The game is very confrontational as people fight over areas to both have majority/monopoly (these are fancy technical words for control) in each area and grazing rights to build the biggest herd.

The game is very confrontational as people seek the best abilities – there is only one aggression tile and it allows you to attack other people. Intelligence gives you extra actions. Food gives you extra success points. One of the things that make this game so superb is that an ability’s actual value will change as the game develops. There is a limited number of ability tiles and once the general supply runs out they are taken from the person who has them who is highest on the success path.

Did I mention that this game is extremely confrontational?

One of the things that came as a bit of a surprise is that even with six players the games moves fairly quickly and you always feel as though you are doing something.

The first time I played the game it was with only five players. There was a balance problem as the Humans were the only ones who could effectively access the plains and this game them a big advantage. Reading the pages of BGG later I read that with a five player game you should ensure that both Humans and Mammoths are in the game as this is necessary for play balance.

I had read reviews about Wildlife before purchasing it and, given the exorbitant price of this out of print game, I had high expectations of it.

It has Wildly surpassed my expectations.

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Henrik Lantz
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Oooo, interesting! This is available cheap from some places around here. Just might buy it!
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Darrell Hanning
United States
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We will meet at the Hour of Scampering.
Just like you, David, Wildlife is - hands-down - my favorite Kramer design.

And for anyone who thinks all "Euro" games are namby-pamby non-confrontational, just wait until my Mammoths turn you into toe-jam.
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United States
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Great review for one of my all time favorite games.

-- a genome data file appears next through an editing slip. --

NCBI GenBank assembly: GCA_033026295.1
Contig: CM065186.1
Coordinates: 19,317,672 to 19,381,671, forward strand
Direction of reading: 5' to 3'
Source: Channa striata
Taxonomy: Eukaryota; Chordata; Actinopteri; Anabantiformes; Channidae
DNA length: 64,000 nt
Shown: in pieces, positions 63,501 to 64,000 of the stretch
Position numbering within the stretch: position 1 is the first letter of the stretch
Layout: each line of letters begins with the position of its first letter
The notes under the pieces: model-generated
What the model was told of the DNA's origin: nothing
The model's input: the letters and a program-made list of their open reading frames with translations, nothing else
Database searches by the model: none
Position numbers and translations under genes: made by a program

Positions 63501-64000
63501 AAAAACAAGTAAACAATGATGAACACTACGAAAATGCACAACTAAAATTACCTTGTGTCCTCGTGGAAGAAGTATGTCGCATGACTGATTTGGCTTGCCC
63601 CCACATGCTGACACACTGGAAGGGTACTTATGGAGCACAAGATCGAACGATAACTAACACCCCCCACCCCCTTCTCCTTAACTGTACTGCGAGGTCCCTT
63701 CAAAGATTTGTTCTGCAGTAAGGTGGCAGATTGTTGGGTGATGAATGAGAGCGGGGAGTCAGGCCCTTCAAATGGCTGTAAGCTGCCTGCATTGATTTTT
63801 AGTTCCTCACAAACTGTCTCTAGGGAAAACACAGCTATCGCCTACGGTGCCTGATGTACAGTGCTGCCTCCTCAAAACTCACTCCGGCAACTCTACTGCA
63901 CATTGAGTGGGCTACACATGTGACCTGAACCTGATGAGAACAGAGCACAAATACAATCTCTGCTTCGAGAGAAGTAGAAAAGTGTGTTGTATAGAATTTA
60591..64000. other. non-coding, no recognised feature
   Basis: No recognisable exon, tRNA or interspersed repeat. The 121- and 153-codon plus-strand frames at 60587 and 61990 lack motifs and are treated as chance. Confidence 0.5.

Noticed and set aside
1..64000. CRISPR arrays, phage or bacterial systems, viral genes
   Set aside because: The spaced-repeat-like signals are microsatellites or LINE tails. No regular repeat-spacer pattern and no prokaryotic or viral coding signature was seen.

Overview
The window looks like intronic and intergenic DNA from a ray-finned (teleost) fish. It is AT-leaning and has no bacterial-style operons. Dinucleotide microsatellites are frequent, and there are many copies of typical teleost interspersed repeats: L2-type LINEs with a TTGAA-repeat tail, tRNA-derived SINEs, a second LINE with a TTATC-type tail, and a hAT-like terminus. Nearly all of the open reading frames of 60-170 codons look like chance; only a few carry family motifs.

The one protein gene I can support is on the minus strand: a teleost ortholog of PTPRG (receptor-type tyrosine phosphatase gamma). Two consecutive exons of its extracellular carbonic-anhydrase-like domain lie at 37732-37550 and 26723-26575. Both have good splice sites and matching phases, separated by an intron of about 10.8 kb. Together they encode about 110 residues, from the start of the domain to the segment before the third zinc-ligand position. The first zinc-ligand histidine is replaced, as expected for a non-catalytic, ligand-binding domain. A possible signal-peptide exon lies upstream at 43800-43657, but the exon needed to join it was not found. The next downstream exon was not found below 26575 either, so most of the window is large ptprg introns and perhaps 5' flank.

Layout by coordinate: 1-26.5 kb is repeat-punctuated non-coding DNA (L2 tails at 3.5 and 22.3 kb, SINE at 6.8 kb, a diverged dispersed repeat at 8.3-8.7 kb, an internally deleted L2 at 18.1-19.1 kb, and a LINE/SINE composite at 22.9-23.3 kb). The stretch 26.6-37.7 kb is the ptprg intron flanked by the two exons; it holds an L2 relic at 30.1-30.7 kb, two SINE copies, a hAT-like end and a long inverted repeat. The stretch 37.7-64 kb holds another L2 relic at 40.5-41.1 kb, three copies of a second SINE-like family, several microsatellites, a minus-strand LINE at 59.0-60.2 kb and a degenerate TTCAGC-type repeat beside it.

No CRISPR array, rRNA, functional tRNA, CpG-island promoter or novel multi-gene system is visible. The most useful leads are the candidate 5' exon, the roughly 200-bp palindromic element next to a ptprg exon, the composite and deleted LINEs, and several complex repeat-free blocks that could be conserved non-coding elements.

but a helpful hint:
da pyrate wrote:
The first time I played the game it was with only five players. There was a balance problem as the Humans were the only ones who could effectively access the plains and this game them a big advantage. Reading the pages of BGG later I read that with a five player game you should ensure that both Humans and Mammoths are in the game as this is necessary for play balance.

This is not a balance problem with experienced players (but admittedly is often for first time players) two reasons why:

1. What are folks doing with terrain cards they cant use? If they are auctioning then they are indeed favoring the player with the terrain unique race. If however they hold them then the second pass of the deck will find very little of that card. Crocodile and water have this problem too as their is an imbalance to water. In our earliest games it favored the croc as people just auctioned it. Now if people hold unplayable terrains the croc starves. Played right its more of a liability than an asset to be terrain unique. It all depends on the group think.

(what I often do is hold all unplayable terrains until the end of the first deck and then whatever terrain I have the most of use wheels to gain access to placing in that terrain)

2. Many races have migrate in plains. A good strategy is often to fill an area right next to it and use the free migrate to slowly fill the plains. Long term migration strategies with free migrate are very powerful.

Let us know how your next game goes!